For 20 years, a small team of female agents known as “The Sisterhood” tracked the activities of al-Qaeda. Piecing together intelligence, they uncovered this secret terrorist organisation, and warned Washington of this new impending threat. Their warnings were repeatedly ignored, until the 9/11 attacks, when all the rules changed. Manhunt gives a peek into the hidden world of the US intelligence community. This screening will be followed by a Q&A with Greg Barker.
In January 2013, filmmaker Laura Poitras was several years into the making of a film about abuses of national security in post-9/11 America when she started receiving encrypted emails from someone identifying himself as “citizen four”, who was ready to blow the whistle on the massive covert surveillance programmes run by the NSA and other intelligence agencies. He turned out to be Edward Snowden. The film that resulted from this series of tense encounters is absolutely unique in the history of cinema: a 100% real-life thriller unfolding minute-by-minute before our eyes.
Based on Frantz Fanon’s landmark 1961 book, The Wretched of the Earth, Concerning Violence explores the mechanisms of decolonisation. It is a bold and fresh visual narrative on Africa, told through newly discovered archive material of the struggle for liberation from colonial rule in the late ‘60s and ‘70s. This screening will be followed by a Q&A with director Göran Hugo Olsson.
Every year, the True/False Film Festival explores films that cross borders, break the existing rules and push the form forward. This so-called “messy cinema” experiments with re-enactments, highlights complicated filmmaker/protagonist relationships and challenges assumptions about ‘truth’. Join festival co-founder David Wilson, and past True/False filmmakers Sarah Gavron, Kevin Macdonald and Beadie Finzi, as we will thrust our hands in the muck and get a little dirty as we debate the complexities of nonfiction and imagine a messier future.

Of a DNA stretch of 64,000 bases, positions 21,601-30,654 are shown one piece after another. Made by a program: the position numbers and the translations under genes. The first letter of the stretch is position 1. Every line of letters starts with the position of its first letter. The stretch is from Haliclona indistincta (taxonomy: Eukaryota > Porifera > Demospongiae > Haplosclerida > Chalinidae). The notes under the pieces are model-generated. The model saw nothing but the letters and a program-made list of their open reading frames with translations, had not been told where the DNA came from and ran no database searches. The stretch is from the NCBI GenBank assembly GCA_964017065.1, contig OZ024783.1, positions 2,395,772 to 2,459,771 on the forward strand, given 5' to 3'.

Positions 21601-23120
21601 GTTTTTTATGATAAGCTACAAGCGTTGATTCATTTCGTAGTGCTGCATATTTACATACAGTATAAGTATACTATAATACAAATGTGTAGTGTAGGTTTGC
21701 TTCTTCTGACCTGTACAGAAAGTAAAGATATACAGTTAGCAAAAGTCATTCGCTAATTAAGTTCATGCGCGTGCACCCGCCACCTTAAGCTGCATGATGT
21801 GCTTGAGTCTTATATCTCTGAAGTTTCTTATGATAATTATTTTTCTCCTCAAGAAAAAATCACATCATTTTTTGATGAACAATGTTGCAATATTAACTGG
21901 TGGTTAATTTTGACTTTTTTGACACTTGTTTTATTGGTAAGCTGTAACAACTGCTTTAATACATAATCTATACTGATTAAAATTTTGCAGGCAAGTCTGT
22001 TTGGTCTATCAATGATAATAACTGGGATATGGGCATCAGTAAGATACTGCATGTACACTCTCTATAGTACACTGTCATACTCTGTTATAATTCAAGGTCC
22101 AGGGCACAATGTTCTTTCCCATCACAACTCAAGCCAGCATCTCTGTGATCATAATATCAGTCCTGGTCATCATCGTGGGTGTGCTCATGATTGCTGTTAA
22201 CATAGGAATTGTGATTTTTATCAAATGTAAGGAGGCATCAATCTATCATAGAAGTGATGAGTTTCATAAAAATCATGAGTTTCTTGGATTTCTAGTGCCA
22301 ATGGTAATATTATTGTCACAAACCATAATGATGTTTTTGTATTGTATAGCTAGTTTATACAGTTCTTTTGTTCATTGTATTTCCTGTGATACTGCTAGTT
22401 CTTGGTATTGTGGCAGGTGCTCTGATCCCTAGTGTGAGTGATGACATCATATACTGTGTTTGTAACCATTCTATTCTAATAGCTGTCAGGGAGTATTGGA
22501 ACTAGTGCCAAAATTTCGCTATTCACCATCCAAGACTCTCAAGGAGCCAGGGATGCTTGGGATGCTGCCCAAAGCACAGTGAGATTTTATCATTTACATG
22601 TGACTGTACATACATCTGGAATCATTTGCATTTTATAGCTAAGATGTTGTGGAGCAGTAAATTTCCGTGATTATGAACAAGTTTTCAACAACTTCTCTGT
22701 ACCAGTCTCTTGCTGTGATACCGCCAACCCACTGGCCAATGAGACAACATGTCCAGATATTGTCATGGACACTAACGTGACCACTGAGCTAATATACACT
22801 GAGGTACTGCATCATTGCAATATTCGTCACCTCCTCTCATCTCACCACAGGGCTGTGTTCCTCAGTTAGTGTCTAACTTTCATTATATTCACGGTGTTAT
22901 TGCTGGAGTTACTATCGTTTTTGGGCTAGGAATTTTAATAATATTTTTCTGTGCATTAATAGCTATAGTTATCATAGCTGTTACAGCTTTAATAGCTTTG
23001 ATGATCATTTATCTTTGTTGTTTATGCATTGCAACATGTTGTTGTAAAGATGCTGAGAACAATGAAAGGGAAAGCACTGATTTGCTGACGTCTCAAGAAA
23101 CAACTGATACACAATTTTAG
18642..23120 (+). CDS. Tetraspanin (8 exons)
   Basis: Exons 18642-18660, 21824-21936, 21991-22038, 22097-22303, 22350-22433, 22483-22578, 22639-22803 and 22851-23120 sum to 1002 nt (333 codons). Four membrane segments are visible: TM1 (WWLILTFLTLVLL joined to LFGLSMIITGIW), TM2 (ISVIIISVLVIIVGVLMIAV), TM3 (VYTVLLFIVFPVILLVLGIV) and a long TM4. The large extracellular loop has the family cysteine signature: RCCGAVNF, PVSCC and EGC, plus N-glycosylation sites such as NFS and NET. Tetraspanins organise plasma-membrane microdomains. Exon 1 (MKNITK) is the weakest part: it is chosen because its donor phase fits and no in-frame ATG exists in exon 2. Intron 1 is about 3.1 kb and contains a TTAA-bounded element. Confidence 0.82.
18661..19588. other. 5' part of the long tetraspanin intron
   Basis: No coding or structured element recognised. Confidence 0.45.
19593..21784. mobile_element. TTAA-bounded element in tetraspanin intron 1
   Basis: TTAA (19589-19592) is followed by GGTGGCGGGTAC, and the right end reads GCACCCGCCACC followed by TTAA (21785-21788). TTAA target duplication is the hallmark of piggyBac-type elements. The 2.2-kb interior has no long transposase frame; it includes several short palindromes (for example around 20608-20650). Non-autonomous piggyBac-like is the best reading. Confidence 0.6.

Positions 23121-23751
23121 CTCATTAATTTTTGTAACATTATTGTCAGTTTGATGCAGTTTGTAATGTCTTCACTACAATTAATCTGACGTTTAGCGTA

On the occasion of the 25th anniversary of the fall of the Berlin Wall, the Frontline Club is pleased to be part of a pan-European simultaneous screening of the new documentary 1989 by award-winning director Anders Østergaard. The creative documentary 1989 is a high-politics drama about the fall of the Berlin Wall and the collapse of the Iron Curtain. Østergaard recreates the events of 1989 and invites the audience into the secret meeting rooms through a mixture of testimonials, archive material, recreation and reconstructed dialogues of the key political players.
The Term tells the unique inside story of the Russian opposition movement as Vladimir Putin settles into the Kremlin for his third term, through exclusive access to anti-corruption blogger Aleksei Navalny and other key opposition figures, including Putin’s god-daughter, Ksenia Sobchak, and Solidarnost leader, Ilya Yashin. The screening will be followed by a Q&A with with producer Max Tuula via Skype.
For 14 years, Sir Harold Evans was editor of The Sunday Times. Attacking the Devil focuses on his investigation into the drug thalidomide and how he defied the Attorney General and the political establishment to expose the story. This screening will be followed by a Q&A with co-directors Jacqui Morris and David Morris.
Join us for an evening of short documentaries, from different parts of the world, covering a wide range of topics. Shorts at the Frontline Club showcases moving, striking and funny films, exploring the many different faces of documentary filmmaking.